I'm learning about countably saturated ($\alpha$-saturated) models. There is a hidden presupposition everywhere used:

The type $\Gamma(x)$ is consistent with $TH(\mathcal{M_a})$ iff $\Gamma(x)$ is finitely realizable in $\mathcal{M_a}$,

where $\mathcal{M_a}$ is the extended model of the model $\mathcal{M}$ over anextended language $\mathcal{L_a}=\mathcal L \cup \{c_a : a\in A\} $ that $A \subseteq M $.

Why is that? All I know (if right!) is that: from consistency of $\Gamma(x) \cup TH(\mathcal{M_a})$ and the model existence lemma, this union is satisfiable. So there is a model of $TH(\mathcal{M_a})$ that also satisfies $\Gamma(x)$. Then by compactness, $\Gamma(x)$ is finitely satisfiable. Now what?! We know that satisfiablity and realization are not the same.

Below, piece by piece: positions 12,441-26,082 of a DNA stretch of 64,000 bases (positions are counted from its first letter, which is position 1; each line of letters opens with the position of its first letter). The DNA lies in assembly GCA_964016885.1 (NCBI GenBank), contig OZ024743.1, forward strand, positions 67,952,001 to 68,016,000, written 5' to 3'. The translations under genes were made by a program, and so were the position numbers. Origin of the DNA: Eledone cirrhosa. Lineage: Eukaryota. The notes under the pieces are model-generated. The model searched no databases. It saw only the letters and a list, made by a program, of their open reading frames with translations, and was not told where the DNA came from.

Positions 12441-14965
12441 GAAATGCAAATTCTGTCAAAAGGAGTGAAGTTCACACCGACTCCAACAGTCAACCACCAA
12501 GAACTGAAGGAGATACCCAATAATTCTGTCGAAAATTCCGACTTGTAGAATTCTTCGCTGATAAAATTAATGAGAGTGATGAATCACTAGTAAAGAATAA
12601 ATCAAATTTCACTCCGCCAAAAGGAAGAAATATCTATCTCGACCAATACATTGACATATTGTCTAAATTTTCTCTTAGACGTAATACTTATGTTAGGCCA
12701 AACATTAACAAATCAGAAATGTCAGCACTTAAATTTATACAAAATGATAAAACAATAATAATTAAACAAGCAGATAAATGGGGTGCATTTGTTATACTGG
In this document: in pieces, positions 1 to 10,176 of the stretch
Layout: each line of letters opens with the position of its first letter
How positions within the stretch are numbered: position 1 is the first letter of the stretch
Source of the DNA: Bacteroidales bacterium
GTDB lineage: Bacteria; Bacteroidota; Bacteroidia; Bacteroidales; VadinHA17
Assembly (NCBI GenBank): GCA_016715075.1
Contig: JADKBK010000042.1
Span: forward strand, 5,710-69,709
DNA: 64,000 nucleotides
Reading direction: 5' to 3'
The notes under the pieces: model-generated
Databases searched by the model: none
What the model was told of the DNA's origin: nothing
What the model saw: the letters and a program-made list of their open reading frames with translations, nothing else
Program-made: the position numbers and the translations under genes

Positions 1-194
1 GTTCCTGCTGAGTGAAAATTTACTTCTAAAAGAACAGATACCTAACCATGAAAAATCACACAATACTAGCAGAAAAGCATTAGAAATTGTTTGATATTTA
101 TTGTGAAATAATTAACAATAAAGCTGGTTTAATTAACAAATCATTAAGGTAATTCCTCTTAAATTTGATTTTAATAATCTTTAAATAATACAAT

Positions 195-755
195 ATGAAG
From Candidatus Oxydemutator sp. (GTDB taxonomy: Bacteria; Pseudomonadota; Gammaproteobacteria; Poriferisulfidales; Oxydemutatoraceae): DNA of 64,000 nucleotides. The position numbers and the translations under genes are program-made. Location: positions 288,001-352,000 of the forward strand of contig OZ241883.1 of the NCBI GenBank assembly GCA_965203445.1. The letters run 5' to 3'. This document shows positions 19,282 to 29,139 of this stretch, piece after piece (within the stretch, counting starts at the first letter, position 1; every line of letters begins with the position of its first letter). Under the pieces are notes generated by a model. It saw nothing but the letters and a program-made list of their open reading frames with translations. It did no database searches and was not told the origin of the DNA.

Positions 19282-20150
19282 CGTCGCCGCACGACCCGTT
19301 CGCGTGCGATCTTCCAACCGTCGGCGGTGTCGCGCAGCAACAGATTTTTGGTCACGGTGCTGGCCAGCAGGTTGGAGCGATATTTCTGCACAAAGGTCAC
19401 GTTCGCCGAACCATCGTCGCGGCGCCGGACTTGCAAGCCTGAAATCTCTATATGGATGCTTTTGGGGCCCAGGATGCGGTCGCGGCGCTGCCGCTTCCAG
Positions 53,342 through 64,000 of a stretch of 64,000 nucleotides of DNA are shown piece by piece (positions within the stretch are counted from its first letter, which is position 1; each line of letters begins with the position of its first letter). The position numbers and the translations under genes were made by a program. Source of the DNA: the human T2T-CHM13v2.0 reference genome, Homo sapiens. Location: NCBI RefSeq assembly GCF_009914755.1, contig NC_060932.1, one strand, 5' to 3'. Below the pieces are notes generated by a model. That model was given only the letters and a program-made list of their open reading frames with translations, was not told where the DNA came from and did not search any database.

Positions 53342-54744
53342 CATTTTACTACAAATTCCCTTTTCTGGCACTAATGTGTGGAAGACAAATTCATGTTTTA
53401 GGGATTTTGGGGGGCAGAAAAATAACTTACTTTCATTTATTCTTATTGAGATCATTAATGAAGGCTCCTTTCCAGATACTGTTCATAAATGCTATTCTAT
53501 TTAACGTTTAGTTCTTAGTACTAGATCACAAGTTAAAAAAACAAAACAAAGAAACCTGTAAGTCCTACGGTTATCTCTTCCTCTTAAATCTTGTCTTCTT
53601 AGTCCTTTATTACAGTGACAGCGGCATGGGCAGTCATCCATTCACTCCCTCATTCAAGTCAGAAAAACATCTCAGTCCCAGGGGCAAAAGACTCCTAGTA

I'm confused now! Please tell me what's happening here.

  • 2
    $\begingroup$ The theory of $M_a$ is a complete theory. So if an element of $\phi(x)\in\Gamma(x)$ is not witnessed by some elements of $M_a$, you would have $\forall x\lnot\phi(x)\in Th(M_a)$. This would imply that the type is not finitely consistent with $Th(M_a)$ a contradiction. At least I think so. $\endgroup$ – Apostolos Nov 20 '15 at 0:29

Satisfiability and realization in a given model $M$ are the same for formulas, relative to a complete theory $T$.

That is, suppose $T$ is a complete theory and $M\models T$. Let $\varphi(x)$ be a formula. If $\varphi$ is satisfiable relative to $T$, then there is some other model $M'\models T$ containing a realization of $\varphi$. Then $M'\models \exists x\, \varphi(x)$. But $T$ is complete, so $\exists x\, \varphi(x)\in T$. Hence $M\models \exists x\, \varphi(x)$, so $M$ contains a realization of $\varphi$.


Your Answer

By clicking “Post Your Answer”, you agree to our terms of service, privacy policy and cookie policy

Not the answer you're looking for? Browse other questions tagged or ask your own question.